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Ongoing FCC efforts to assist during COVID-19 pandemic

posted Mar 31, 2020, 9:14 AM by IT Admin   [ updated Mar 31, 2020, 9:16 AM ]
March 31, 2020 - In addition to the activity below, you can track all of the FCC's COVID-19-related items on the FCC's  Keep Americans Connected page.
  • New Hospital Robocall Protection Group: While it's hard to believe that scammers and fraudsters would clog up hospital phone lines with nuisance calls in a time of crisis, it is a reality. And the last thing health care facilities should need to worry about right now is robocalls. So the FCC launched a group to help combat these calls.
  • Helping Puerto Rico and the U.S. Virgin Islands stay connected: The FCC granted AT&T temporary access to use additional spectrum (AWS-4 spectrum licensed to DISH) to serve Puerto Rico and U.S. Virgin Islands during the pandemic. The Commission under Chairman Pai has placed a special emphasis on connectivity on the islands following the devastating storms that hit them in recent years. This move comes on the heels of several other temporary spectrum grants to boost wireless networks across the country.
  • Relief for Rural Health Care Program participants: The FCC took a number of actions to assist rural healthcare facilities, including extending the program application window and other administrative deadlines. Healthcare providers have faced massive disruption due to the pandemic, and the FCC, alongside other federal agencies, is working to address these challenges head on. These changes will help these providers focus more of their attention on caring for patients.
  • Temporary access to 5.9 GHz Spectrum: Like everyone, rural Americans are facing an increased need for broadband services as more of us work, learn, and get healthcare at home. Fixed wireless Internet providers serve many of these rural areas and having additional spectrum will help them meet the needs of their customers. The FCC is granting temporary access to 5.9 GHz spectrum to 33 Internet providers serving 330 counties in 29 states.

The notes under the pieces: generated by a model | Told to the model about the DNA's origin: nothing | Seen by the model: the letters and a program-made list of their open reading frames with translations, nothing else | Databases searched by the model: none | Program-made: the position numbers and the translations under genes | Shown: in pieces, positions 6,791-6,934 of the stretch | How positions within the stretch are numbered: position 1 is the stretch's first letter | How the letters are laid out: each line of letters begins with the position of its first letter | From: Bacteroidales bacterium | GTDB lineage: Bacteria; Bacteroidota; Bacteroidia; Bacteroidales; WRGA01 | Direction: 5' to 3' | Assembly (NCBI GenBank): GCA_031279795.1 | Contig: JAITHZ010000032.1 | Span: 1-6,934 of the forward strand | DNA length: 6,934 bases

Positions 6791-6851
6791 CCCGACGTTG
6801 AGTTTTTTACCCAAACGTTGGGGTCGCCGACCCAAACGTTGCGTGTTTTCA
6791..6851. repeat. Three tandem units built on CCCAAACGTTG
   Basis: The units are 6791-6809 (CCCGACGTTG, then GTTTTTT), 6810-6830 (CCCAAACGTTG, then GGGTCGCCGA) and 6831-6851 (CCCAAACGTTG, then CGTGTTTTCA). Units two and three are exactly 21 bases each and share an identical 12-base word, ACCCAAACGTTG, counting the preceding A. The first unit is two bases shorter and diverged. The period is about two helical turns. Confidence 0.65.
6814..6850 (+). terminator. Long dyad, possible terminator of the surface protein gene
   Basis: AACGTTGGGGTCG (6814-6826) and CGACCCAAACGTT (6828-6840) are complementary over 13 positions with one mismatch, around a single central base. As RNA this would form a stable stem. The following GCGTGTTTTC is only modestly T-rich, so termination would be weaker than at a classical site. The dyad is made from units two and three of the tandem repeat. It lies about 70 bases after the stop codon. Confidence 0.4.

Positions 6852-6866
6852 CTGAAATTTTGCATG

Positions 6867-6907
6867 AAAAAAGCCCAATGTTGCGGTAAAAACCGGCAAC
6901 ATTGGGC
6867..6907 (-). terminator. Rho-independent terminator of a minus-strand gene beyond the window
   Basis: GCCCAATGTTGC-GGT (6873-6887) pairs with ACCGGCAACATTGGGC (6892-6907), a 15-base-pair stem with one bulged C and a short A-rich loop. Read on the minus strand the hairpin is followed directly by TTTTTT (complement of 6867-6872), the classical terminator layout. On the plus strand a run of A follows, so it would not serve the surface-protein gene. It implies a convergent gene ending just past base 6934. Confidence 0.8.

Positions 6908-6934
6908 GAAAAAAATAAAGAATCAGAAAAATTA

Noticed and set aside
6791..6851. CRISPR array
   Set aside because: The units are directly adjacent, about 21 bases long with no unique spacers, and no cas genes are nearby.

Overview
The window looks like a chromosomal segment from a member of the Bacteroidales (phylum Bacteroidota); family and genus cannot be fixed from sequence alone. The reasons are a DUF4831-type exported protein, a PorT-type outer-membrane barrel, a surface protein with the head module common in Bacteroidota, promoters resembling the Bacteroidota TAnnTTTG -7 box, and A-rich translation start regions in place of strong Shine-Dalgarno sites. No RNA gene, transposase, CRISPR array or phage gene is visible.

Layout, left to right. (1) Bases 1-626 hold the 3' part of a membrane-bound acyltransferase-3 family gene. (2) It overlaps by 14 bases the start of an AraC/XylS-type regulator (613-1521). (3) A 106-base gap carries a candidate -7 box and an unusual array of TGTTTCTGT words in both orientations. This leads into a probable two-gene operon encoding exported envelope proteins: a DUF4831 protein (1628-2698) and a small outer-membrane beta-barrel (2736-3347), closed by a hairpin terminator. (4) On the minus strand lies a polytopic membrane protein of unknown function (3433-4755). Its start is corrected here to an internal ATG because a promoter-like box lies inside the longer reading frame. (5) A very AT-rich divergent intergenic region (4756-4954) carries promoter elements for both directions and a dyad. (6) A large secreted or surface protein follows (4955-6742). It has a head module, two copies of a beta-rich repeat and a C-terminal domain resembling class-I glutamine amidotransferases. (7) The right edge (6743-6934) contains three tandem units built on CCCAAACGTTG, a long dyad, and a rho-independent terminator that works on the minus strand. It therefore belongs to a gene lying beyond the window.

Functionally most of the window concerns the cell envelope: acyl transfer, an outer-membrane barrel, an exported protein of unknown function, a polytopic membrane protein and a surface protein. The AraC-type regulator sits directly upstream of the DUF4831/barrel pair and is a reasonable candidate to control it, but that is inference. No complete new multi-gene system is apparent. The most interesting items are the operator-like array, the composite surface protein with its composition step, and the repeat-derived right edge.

• Zoom and WebEx regulatory relief: Inteliquent, the company that carries traffic for Zoom and WebEx, has faced a massive increase in conference calls. Normally, that would trigger the FCC's "access arbitrage" rules leading to financial penalties. The FCC has granted a waiver from these rules to help Americans stay connected to these services.
  • Connectivity on the Pueblo of Zuni tribal reservation: The FCC granted emergency access to 2.5 GHz spectrum for the A:SHIWI College & Career Readiness Center to provide broadband service to the Zuni tribe in New Mexico. Chairman Pai has seen the digital divide first-hand on tribal lands in New Mexico, and is committed to finding creative solutions to close that divide, including through this action.
  • Keeping Low-income Americans connected to Lifeline: The FCC took action to help ensure that no current Lifeline subscribers are involuntarily removed from the program during the pandemic. Specifically, the Commission waived several rules that could otherwise result in de-enrollment of Lifelien, which provides monthly discounts on broadband and voice services to low-income consumers.
  • $200 Million plan for COVID-19 Telehealth Program: Chairman Pai announced his plan for a $200 million telehealth program to support healthcare providers responding to the ongoing pandemic. Congress appropriated the funds as part of the CARES Act. This will allow the FCC to help health care providers purchase telecommunications, broadband connectivity, and devices necessary for providing telehealth services. These services would directly help COVID-19 patients and provide care to patients with other conditions who might risk contracting the coronavirus when visiting a healthcare provider—while reducing practitioners’ potential exposure to the virus.
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